eXquire's lyrics take their cue from the production, appearing to an outside ear to consist of a stream of willful curse words and other things you're not meant to use in polite conversation over the dinner table: "faggot," "fuck," and the introduction of eXquire's "million-dollar dick" are cornerstones of the Power & Passion lexicon. But this is just part of eXquire's ruse. On "The Message Part 1 and 2" he tops off a series of lines bursting with industrial language by quipping, "This the only line that the radio won't censor." He's in on the joke; the profane pranks are just there to catch the ear. eXquire is an exceptionally smart and sassy writer of raps and he knows damn well what he's doing: He's the kid at school who guffaws it up for his friends while also knowing the answers before the assignment was even given; he's the wag at the bar ordering shots for everyone knowing that soon he'll be the only sober one speaking and standing. Passion & Power is eXquire pulling stings and pushing buttons while showcasing an unbridled confidence in his ability as a rapper. Like Eminem, eXquire can turn run-on-rap-sentences into performance art. If you find yourself stuck on the coarse outer layer of his lyrics then, well, maybe that's all part of his point.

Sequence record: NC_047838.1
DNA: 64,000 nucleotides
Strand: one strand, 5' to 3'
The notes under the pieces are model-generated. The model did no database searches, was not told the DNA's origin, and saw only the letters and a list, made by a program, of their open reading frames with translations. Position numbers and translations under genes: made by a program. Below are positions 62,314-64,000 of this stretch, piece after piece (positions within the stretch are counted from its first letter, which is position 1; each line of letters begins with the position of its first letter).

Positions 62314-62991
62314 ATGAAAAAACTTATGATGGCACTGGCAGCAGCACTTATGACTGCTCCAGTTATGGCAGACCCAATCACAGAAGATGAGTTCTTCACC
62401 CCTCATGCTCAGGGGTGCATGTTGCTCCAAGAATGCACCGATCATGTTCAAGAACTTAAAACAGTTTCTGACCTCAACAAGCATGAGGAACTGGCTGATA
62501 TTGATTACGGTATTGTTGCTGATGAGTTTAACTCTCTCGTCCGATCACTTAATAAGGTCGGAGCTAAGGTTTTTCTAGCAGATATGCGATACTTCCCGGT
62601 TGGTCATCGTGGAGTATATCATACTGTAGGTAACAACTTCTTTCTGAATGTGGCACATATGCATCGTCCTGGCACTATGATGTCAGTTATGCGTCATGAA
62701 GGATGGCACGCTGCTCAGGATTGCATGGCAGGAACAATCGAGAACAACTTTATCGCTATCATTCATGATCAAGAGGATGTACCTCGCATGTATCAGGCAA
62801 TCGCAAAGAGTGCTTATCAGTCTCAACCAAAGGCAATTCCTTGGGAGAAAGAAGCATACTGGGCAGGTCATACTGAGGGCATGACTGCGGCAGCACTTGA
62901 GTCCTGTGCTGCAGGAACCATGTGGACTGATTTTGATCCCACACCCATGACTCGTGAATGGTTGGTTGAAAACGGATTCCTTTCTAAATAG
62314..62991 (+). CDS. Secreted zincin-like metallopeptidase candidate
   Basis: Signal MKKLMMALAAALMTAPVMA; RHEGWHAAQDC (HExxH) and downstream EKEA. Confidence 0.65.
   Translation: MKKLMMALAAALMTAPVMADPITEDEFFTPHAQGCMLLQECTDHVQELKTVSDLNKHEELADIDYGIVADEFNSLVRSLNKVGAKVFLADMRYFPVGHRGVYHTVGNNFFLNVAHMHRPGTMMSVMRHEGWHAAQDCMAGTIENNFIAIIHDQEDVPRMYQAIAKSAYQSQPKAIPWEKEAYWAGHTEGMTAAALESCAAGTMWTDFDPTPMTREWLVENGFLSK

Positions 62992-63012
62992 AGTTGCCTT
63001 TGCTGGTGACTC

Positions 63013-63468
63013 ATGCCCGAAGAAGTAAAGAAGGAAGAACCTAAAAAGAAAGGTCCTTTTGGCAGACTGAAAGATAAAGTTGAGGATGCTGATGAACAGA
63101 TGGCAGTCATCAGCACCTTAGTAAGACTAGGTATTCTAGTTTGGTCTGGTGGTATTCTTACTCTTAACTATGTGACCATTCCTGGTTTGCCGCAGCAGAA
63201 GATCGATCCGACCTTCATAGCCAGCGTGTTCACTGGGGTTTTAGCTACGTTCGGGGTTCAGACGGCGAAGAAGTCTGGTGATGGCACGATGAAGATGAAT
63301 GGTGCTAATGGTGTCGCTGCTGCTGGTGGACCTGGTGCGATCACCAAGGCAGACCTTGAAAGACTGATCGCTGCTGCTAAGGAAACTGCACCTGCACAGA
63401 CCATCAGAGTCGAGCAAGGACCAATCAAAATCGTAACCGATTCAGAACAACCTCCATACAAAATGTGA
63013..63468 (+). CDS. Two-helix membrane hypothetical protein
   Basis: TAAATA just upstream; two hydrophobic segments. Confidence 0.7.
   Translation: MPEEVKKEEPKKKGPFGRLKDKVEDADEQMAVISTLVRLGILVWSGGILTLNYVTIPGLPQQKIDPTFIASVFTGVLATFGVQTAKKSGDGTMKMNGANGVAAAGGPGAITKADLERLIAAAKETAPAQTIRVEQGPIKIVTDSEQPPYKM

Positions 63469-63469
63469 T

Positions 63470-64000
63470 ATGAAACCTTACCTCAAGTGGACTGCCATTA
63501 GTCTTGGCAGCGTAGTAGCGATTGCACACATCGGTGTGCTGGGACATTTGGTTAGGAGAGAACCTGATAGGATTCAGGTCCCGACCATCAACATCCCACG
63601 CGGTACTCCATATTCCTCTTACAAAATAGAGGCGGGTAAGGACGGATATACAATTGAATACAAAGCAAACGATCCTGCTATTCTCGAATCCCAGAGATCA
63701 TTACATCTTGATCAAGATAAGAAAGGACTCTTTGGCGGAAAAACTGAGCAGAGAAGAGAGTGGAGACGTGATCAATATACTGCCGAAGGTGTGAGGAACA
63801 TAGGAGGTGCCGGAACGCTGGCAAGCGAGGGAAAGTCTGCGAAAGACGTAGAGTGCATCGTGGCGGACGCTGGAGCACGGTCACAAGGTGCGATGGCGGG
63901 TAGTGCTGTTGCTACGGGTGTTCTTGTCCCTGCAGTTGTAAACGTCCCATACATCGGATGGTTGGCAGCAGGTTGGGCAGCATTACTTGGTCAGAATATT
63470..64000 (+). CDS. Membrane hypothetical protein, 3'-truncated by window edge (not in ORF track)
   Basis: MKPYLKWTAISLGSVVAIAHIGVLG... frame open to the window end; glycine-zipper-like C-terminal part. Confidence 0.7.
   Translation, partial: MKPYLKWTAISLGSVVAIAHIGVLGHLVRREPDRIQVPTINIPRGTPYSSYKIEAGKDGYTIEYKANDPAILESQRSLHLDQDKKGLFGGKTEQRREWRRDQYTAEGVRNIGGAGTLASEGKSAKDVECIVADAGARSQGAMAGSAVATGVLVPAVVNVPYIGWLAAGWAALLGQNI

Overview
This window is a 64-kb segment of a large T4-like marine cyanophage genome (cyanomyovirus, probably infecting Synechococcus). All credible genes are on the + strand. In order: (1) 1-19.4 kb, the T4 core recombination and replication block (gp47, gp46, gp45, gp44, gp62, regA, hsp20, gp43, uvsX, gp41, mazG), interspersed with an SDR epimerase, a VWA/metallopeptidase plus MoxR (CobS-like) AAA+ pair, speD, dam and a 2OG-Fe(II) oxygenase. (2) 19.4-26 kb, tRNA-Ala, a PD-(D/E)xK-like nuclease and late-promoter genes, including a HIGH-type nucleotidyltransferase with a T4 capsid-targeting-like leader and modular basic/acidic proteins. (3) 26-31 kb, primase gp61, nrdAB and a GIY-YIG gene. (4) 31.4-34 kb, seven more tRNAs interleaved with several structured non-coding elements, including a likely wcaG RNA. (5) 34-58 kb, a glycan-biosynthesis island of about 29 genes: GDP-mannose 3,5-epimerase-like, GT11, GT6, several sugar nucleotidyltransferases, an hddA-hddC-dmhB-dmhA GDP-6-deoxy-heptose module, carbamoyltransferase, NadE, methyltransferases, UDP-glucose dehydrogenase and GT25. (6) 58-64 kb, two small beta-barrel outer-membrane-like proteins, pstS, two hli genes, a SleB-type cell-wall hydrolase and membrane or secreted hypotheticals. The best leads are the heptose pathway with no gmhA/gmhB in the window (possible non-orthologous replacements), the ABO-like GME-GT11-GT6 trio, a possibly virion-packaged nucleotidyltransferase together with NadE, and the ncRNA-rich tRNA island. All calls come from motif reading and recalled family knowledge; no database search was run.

Underscoring Power & Passion is a sense that eXquire was equal parts angry and contrary while recording it. At times he blasts out at those who've taken a shot at pigeon-holing his music. "The Message Part 1 and 2" has him ragging on "all these cracker-ass bloggers trying to downplay my intelligence -- fuck 'em." (Despite the success of the "Huzzah" series of songs, eXquire has always insisted they're not representative of him as an artist, and that "Huzzah" isn't really a song about "drunk driving on a Wednesday" anyway.) This backlashing is complimented by eXquire's creative contrarian streak. You suspect that sometimes he's motivated to deliberately confound expectations. On "Cheap Whores & Champagne" he raps, "I was in Austin rockin' a fur hat like fuck the weather/ I'm from the passion, we don't respect weather, we only respect texture." This sort of sentiment leaves Power & Passion sounding willfully unlike the sort of project that usually heralds an artist signing to a major label. There might be more industry figures milling around him now, but eXquire won't be taking his hat off for them any time soon.
Just under 20 years ago, Curtis Mayfield's short statement about the underground was sampled by the rapper Masta Ace to open the song "Late Model Sedan" on his Slaughtahouse album. Ace's project aimed to hold a mirror up to the one-dimensional nature of gangsta rap stereotypes. Commercially, it bombed, with Ace either misjudging his market or finding his message simply ignored. The album is remembered fondly now though, and at heart Slaughtahouse was a truly underground moment that hit Mayfield's formula: It was an artist steadfastly sticking to their beliefs and applying them in the context of the world around them. With Power & Passion, Mr. Muthafuckin' eXquire can claim a similar feat. Respect the texture.
Mr. Muthafuckin' eXquire's Power & Passion is out today via Republic Records.